To think scientifically about the health and the wholeness of mind and body is one of the most important essentials of all because health is indispensable to the highest attainments and the greatest achievements. The principle, however, is that the real man is well, and that you yourself are the real man. When you are thinking about yourself as you really are and since you, the real YOU, the individuality, are always well, your thought of yourself is not right and constructive unless you think of yourself as absolutely and permanently well. Every condition in the personal man is the result of habits of thought. Therefore when you think of yourself as being absolutely and permanently well you will through that mode of thinking give absolute and permanent health to the entire system. This is a law that is as strong as life itself. And we are not making extravagant statements when we declare that if this law were universally employed disease would be practically banished from off the face of the earth. This law is the absolute truth and every student of modern metaphysics knows that it is the truth. That its power is invincible no one can deny. Therefore the wise course to pursue is to apply this law thoroughly under all sorts of circumstances and never lose faith in its effectiveness for a moment.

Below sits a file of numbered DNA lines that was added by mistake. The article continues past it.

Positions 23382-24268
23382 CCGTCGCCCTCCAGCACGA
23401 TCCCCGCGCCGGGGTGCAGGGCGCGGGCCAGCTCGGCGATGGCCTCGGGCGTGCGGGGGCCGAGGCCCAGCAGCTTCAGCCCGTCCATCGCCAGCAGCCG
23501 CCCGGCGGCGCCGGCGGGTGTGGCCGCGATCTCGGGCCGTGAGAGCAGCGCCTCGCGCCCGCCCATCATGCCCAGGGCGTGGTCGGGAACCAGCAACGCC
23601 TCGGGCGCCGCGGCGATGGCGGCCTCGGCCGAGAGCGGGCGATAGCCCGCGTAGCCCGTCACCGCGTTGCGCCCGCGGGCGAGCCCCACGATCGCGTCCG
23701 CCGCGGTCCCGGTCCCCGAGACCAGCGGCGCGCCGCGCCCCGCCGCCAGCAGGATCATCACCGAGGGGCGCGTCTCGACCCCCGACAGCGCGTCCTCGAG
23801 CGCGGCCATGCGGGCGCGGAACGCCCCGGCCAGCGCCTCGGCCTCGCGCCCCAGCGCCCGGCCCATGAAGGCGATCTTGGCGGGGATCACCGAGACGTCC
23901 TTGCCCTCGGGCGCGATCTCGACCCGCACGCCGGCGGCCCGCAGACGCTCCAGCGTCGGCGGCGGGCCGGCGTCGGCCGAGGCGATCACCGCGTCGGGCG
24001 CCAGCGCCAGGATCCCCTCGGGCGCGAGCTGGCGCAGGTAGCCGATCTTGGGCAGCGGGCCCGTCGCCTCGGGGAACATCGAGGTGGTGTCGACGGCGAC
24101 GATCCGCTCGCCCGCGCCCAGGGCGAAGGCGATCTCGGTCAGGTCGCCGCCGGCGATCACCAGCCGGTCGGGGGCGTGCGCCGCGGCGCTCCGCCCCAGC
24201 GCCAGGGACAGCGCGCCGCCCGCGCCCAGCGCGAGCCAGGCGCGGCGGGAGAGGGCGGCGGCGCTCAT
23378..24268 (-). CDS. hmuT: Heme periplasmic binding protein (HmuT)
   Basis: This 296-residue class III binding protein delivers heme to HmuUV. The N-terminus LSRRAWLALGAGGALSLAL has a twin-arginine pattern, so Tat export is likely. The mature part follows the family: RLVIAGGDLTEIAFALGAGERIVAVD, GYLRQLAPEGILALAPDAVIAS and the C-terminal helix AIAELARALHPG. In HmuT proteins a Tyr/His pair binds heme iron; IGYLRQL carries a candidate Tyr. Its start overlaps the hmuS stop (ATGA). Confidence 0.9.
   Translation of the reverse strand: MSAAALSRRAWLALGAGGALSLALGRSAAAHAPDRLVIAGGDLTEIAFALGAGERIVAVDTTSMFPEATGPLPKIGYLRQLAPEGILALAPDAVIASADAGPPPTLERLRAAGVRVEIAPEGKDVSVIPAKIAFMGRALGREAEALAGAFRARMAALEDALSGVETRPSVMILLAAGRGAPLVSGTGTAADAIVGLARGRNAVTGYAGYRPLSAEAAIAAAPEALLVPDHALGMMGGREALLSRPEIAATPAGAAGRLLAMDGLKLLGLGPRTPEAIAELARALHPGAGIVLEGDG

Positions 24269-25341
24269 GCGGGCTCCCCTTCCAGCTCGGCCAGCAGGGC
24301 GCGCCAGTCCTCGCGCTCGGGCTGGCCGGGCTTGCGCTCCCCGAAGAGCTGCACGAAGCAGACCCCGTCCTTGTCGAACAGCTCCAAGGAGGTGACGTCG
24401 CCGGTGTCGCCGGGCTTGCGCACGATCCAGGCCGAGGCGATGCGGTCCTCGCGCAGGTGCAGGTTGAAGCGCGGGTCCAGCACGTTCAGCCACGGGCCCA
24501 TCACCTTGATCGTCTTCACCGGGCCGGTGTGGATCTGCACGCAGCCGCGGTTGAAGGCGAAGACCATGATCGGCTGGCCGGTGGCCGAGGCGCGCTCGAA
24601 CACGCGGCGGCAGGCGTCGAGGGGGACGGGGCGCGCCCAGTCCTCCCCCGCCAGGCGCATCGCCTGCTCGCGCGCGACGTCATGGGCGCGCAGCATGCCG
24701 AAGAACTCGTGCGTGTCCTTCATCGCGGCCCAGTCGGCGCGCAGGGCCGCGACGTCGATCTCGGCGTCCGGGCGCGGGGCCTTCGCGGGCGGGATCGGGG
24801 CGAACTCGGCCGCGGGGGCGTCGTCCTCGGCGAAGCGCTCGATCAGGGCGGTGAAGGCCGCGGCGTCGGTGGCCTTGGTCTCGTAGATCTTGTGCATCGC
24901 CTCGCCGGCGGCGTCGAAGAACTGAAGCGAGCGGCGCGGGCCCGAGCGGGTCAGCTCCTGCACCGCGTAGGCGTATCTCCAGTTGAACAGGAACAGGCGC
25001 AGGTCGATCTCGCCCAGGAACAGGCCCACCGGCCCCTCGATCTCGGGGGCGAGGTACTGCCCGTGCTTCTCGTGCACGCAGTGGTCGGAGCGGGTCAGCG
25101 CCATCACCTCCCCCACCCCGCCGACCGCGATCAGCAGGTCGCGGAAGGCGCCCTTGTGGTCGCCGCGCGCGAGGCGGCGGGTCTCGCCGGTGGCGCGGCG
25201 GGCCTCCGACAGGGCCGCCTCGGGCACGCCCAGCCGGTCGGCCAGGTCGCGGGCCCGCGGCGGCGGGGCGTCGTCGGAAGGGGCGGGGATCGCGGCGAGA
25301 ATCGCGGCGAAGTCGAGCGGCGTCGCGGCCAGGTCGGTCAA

In training ourselves to think for results we must constantly bear in mind the great fact that man invariably grows into the likeness of that which he thinks of the most. Therefore, think constantly of what you want to become and your life will daily grow in that direction. Think constantly of health, power, ability, capacity, worth and superiority and the powers of your being will gradually and steadily produce all those qualities in your own system. But all such thinking must be deep, persistent and of the heart. It is that thinking which is in touch with the under currents of life that shapes human destiny; therefore all such thinking should always be as we wish to become. No thoughts should ever enter the mind that do not contain in the ideal the very things that we wish to attain or accomplish in the real. But to train ourselves in this mode of thinking is not difficult. It is only a matter of deciding what we want in life; then to think the most of those things and make such thinking deep, persistent, positive and strong.